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EtymologyEdit

From Middle English winsǒm, winsome, winsum, wunsum (fair, pleasing to the senses; agreeable, gracious, pleasant; generous; of situations: favourable, propitious), from Old English wynsum (joyful, merry, pleasant; winsome),[1] from Proto-Germanic *wunisamaz, *wunjōsamaz (joyful), from *wunjō (delight, desire, joy), from Proto-Indo-European *wenh₁- (to love; to wish), equivalent to winne ((obsolete) delight, joy, pleasure) +‎ -some. The word is cognate with Middle High German wunnesam (delightful, joyful; winsome) (modern German Wonne (bliss, delight, joy)), Old English wynn (delight, joy, pleasure, rapture), Scots winsome, wunsome (charming, comely, pleasing). See also winne, winly.

PronunciationEdit

AdjectiveEdit

winsome (comparative winsomer, superlative winsomest)

  1. Charming, engaging, winning; inspiring approval and trust, especially if in an innocent manner.
    The doctor’s bedside manner was especially winsome.
    • 1851 October, Jonathan Freke Slingsby [pseudonym; John Francis Waller], “Slingsby in Scotland. Part II.—Conclusion.”, in The Dublin University Magazine, a Literary and Political Journal, volume XXXVIII, number CCXXVI, Dublin: James McGlashan, 50 Upper Sackville-St.; London: W[illia]m S[omerville] Orr, OCLC 841086102, stanza I, page 494:
      Will ye keep your troth to me, / Winsome Annie Ramsay? / Will ye keep your troth to me, / Winsome Annie Ramsay? / Will ye keep your troth to me? / My ain true luve will ye be? / Then meet me at the trysting tree, / Winsome Annie Ramsay.
    • 1922 February, James Joyce, “[Episode 13, Nausicaa]”, in Ulysses, Paris: Shakespeare & Co.; Sylvia Beach, OCLC 560090630; republished London: Published for the Egoist Press, London by John Rodker, Paris, October 1922, OCLC 2297483, page 333:
      Gerty MacDowell who was seated near her companions, lost in thought, gazing far away into the distance was in very truth as fair a specimen of winsome Irish girlhood as one could wish to see.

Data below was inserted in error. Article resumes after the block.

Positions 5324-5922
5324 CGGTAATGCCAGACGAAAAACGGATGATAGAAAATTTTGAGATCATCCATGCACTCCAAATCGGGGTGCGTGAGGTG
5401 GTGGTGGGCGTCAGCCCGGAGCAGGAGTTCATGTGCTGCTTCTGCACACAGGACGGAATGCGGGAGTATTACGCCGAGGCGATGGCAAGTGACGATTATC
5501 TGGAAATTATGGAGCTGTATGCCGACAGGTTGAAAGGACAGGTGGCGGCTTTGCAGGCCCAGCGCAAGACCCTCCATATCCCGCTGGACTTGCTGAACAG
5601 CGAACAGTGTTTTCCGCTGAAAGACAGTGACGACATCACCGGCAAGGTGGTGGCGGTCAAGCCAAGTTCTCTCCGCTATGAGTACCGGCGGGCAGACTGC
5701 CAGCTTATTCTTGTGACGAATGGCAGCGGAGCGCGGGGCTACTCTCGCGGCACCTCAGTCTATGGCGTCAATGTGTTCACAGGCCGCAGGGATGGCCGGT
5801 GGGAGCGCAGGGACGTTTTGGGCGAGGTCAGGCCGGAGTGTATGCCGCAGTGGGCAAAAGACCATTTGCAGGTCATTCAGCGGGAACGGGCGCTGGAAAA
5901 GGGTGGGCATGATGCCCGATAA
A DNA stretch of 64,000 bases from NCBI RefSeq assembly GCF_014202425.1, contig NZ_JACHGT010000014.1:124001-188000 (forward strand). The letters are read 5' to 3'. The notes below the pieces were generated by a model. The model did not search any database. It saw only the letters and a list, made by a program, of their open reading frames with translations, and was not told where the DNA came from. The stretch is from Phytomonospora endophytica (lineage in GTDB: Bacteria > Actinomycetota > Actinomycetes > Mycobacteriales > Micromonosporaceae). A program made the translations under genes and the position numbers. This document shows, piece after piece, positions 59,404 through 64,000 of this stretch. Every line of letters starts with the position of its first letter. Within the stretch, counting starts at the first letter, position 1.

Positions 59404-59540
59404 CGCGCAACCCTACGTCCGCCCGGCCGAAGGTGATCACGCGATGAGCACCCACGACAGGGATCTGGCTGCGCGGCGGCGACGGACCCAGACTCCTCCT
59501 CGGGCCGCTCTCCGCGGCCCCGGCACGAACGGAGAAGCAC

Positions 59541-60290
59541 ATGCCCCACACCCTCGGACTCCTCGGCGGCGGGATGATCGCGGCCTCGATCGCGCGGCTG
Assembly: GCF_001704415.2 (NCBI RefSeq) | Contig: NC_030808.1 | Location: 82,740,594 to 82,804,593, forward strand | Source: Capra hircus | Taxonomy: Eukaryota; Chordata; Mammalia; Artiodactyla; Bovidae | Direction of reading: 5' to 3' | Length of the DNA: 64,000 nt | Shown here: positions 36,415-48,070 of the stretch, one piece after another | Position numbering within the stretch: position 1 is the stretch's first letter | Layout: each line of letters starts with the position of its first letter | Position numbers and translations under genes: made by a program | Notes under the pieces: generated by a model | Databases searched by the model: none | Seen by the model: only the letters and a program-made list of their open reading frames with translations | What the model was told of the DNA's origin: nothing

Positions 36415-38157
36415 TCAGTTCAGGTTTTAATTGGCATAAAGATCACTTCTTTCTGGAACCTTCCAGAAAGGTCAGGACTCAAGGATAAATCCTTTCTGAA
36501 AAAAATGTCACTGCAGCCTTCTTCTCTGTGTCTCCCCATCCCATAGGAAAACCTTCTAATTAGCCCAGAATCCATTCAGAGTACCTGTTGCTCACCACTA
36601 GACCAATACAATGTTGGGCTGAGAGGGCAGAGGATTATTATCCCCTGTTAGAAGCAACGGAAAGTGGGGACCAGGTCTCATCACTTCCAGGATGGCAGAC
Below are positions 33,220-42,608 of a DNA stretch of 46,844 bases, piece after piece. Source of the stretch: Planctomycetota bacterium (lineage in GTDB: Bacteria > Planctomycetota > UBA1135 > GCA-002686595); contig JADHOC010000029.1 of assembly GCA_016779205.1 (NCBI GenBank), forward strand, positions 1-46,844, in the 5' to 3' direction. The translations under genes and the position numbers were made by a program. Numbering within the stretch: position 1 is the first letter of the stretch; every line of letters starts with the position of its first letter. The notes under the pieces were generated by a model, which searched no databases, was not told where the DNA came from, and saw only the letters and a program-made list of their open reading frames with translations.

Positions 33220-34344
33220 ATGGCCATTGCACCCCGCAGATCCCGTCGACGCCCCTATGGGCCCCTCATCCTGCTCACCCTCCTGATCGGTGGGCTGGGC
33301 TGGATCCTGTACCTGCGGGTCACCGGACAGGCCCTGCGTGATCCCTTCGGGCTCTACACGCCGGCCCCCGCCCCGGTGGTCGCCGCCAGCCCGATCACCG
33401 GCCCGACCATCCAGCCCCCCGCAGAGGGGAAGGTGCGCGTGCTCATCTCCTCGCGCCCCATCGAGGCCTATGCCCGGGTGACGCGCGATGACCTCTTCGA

• 1923, Song Ong Siang, “The Ninth Decade (1899–1909): Second Part”, in One Hundred Years’ History of the Chinese in Singapore: Being a Chronological Record of the Contribution by the Chinese Community to the Development, Progress and Prosperity of Singapore; of Events and Incidents Concerning the Whole or Sections of that Community; and of the Lives, Pursuits and Public Service of Individual Members thereof from the Foundation of Singapore on 6th February 1819 to Its Centenary on 6th February 1919 [...] With Numerous Portraits and Illustrations, London: John Murray, Albemarle Street, W., OCLC 417315791, page 377:
      He [Ching Keng Lee] is a man of fine physique and above the height of the average Straits-born, with a shrewd business head, and affable and winsome manners, and continues to take a keen interest in public affairs.
    • 1961, David Alexander, “When the Rain Stops”, in Hangman’s Dozen, New York, N.Y.: Roy Publishers, OCLC 1118558, page 216:
      The pink wallpaper of the nursery was decorated with a Noah's Ark of friendly lions and comical giraffes and winsome elephants.

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ReferencesEdit

  1. ^ winsǒm, adj.” in MED Online, Ann Arbor, Mich.: University of Michigan, 2007, retrieved 19 March 2018.

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